Tuesday, April 12, 2016
Export logistics: the culprit of sluggish trade growth
Years back, a friend of mine at Stanford was making headlines for months by claiming that trade agreements were a bad thing for international trade.
At the same time, I was claiming that it was the abysmal state of logistics in large countries such as India and China that was holding back container penetration and thus international trade growth.
The World Bank seems to agree to this. In addition to the usual culprits of trade destruction, such as product standards in importing countries and other non-tariff barriers to trade, the WB now finds that, since the 2009 economic meltdown, the size of exporting firms in developing countries has gone down.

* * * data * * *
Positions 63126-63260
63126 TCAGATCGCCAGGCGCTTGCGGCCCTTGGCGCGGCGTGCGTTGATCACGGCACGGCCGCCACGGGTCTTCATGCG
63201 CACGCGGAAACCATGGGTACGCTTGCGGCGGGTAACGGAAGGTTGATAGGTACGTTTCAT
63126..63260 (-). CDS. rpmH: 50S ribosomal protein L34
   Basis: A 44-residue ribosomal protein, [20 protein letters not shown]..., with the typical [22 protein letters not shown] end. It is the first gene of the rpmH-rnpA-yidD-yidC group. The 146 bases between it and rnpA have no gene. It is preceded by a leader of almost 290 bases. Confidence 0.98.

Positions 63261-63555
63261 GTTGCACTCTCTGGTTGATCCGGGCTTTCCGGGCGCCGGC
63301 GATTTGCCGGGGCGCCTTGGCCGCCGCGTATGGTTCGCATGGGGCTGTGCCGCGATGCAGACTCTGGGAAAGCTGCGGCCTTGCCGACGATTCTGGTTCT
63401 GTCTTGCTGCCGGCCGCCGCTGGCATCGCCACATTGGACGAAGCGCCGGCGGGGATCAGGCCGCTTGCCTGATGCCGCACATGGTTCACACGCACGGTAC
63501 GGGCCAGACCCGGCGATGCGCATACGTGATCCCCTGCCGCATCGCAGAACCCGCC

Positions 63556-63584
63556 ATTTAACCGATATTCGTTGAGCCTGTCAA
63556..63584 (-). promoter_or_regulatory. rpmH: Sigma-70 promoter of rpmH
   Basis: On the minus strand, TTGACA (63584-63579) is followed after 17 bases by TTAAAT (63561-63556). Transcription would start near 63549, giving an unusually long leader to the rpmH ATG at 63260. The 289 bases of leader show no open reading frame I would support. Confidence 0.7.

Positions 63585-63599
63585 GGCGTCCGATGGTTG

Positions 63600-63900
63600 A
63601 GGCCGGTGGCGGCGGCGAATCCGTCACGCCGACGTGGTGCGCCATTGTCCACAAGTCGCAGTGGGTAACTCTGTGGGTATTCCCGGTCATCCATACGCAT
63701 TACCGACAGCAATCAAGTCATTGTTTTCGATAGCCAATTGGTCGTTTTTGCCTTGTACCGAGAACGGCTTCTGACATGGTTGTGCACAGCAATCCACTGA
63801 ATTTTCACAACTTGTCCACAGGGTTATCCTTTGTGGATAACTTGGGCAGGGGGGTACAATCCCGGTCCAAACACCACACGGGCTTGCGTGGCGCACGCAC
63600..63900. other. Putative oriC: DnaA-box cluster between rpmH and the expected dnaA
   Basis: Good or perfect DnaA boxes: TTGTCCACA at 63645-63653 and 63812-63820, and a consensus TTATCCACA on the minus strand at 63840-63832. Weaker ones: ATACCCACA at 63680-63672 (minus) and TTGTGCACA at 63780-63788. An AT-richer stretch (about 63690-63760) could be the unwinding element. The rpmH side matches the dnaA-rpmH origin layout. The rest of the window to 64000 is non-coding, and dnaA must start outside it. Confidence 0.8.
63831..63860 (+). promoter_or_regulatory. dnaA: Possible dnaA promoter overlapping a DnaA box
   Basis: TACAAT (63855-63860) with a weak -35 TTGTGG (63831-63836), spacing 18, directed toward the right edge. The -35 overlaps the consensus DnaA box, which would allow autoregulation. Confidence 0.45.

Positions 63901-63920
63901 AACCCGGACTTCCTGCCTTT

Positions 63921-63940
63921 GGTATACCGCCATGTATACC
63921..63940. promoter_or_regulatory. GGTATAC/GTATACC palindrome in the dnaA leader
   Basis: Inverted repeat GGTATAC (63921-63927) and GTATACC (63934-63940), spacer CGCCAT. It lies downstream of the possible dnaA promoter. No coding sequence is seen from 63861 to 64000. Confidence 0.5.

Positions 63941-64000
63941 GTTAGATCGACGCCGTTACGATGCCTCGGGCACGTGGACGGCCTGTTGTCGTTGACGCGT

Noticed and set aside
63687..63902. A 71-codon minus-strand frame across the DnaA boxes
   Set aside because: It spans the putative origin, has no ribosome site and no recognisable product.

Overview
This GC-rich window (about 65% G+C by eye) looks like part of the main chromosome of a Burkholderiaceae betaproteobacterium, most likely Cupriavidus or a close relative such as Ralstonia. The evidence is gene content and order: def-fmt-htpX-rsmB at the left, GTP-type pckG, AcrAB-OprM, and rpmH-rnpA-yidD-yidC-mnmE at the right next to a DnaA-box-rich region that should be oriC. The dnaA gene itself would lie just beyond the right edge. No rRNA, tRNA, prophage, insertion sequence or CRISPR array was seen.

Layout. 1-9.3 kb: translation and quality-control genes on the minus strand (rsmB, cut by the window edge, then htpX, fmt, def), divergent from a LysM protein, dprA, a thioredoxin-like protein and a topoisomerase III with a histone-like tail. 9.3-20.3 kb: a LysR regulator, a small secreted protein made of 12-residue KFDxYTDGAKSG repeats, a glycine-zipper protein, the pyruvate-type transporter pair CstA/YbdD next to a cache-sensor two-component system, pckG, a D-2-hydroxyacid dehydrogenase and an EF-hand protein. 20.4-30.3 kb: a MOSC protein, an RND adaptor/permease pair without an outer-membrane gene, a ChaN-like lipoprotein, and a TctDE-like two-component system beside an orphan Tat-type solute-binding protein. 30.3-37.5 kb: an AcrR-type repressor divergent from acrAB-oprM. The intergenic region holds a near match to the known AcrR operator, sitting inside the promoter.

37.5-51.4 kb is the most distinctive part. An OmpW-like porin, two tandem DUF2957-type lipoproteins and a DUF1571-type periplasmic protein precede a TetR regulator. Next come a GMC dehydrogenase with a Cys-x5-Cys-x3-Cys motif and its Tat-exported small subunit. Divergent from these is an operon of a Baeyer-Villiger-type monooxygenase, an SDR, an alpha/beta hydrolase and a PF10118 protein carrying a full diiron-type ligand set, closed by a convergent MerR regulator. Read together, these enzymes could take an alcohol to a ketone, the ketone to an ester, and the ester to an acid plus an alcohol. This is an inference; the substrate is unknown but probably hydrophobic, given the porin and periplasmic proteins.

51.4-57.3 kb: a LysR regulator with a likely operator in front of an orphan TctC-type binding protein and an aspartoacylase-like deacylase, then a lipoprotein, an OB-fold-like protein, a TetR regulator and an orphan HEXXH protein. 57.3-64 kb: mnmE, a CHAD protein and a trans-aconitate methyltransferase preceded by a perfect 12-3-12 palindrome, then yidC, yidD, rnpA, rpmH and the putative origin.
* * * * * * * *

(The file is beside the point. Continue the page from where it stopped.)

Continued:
Apparently, as I had been claiming, the smaller the size of producers, and the larger the size of the country, the more difficult it is to organize export logistics in a system based on containerization and hub-and-spoke consolidation and distribution. HH